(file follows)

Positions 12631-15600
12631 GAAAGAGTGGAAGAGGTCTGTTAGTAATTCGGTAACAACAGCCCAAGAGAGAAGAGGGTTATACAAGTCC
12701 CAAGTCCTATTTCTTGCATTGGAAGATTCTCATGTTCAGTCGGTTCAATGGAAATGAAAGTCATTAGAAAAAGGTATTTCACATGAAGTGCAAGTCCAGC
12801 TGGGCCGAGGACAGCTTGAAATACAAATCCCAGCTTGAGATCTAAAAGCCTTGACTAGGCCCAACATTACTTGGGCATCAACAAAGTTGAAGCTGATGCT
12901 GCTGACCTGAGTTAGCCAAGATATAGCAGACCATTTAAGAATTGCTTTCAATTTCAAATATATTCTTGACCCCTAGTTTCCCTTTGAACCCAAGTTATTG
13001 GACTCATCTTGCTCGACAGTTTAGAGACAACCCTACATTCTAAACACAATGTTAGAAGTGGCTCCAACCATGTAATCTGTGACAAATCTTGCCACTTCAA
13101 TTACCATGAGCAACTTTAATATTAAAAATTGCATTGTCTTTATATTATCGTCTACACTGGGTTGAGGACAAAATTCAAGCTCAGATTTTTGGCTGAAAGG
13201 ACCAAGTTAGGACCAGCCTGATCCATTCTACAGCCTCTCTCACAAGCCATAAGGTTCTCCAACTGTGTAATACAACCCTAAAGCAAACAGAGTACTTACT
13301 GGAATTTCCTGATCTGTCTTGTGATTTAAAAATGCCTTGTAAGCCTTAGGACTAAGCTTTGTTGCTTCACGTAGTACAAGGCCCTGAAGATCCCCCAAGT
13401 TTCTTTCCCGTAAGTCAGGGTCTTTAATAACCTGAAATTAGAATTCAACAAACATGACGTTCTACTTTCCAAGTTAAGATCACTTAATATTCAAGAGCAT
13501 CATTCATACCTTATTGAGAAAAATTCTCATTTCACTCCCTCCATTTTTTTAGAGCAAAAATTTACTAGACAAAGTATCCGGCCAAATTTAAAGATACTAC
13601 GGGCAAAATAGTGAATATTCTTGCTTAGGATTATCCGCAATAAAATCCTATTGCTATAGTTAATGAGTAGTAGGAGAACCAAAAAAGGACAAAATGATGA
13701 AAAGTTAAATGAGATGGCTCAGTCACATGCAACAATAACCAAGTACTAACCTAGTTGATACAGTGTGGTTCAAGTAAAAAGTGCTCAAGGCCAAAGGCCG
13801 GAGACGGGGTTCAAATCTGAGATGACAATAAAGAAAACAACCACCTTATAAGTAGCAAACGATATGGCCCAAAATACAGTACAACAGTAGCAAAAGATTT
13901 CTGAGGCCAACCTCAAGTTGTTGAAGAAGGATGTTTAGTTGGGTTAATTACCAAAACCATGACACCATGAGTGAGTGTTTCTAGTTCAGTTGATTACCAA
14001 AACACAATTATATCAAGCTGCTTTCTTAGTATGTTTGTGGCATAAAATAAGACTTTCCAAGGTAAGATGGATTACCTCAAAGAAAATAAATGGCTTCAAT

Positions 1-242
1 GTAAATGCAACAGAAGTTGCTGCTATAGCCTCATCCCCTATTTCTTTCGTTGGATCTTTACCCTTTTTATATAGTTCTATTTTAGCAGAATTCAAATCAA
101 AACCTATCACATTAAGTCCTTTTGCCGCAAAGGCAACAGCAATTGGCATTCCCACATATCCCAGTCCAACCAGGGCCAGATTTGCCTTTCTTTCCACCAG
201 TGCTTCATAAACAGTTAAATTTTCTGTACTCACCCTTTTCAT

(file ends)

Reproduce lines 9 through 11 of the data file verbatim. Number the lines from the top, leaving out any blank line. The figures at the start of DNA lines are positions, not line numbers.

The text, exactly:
13301 GGAATTTCCTGATCTGTCTTGTGATTTAAAAATGCCTTGTAAGCCTTAGGACTAAGCTTTGTTGCTTCACGTAGTACAAGGCCCTGAAGATCCCCCAAGT
13401 TTCTTTCCCGTAAGTCAGGGTCTTTAATAACCTGAAATTAGAATTCAACAAACATGACGTTCTACTTTCCAAGTTAAGATCACTTAATATTCAAGAGCAT
13501 CATTCATACCTTATTGAGAAAAATTCTCATTTCACTCCCTCCATTTTTTTAGAGCAAAAATTTACTAGACAAAGTATCCGGCCAAATTTAAAGATACTAC